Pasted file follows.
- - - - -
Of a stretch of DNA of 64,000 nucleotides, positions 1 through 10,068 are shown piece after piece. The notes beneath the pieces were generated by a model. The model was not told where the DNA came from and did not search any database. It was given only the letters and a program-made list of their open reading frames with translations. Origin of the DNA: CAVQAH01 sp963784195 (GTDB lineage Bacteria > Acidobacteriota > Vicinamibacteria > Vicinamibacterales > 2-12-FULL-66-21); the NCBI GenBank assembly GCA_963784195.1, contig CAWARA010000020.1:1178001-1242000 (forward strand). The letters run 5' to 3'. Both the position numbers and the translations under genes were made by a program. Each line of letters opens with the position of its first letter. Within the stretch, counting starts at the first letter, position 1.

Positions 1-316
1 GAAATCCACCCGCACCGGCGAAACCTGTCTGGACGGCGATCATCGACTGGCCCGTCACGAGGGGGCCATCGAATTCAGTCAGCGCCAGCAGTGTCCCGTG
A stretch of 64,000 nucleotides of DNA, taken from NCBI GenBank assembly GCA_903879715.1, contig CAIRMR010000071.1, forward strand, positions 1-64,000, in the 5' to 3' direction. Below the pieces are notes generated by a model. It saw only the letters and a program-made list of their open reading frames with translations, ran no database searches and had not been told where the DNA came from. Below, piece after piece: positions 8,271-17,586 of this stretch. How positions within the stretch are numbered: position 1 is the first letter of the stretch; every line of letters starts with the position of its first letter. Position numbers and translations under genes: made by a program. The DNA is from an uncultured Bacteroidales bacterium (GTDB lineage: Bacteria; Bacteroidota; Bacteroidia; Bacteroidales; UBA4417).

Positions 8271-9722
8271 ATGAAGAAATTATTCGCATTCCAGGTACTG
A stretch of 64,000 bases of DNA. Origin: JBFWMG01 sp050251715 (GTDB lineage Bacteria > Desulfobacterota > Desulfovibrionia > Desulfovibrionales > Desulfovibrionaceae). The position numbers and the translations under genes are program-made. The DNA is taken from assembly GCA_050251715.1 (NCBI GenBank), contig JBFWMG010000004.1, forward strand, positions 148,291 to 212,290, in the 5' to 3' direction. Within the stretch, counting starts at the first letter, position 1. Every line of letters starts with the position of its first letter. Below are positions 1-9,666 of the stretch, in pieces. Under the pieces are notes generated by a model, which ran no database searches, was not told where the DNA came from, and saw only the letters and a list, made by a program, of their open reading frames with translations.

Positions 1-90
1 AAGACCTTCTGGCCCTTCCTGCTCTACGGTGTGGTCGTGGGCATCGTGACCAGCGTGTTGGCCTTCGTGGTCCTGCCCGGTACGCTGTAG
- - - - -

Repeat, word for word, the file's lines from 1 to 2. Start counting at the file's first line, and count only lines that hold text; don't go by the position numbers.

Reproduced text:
Of a stretch of DNA of 64,000 nucleotides, positions 1 through 10,068 are shown piece after piece. The notes beneath the pieces were generated by a model. The model was not told where the DNA came from and did not search any database. It was given only the letters and a program-made list of their open reading frames with translations. Origin of the DNA: CAVQAH01 sp963784195 (GTDB lineage Bacteria > Acidobacteriota > Vicinamibacteria > Vicinamibacterales > 2-12-FULL-66-21); the NCBI GenBank assembly GCA_963784195.1, contig CAWARA010000020.1:1178001-1242000 (forward strand). The letters run 5' to 3'. Both the position numbers and the translations under genes were made by a program. Each line of letters opens with the position of its first letter. Within the stretch, counting starts at the first letter, position 1.

Positions 1-316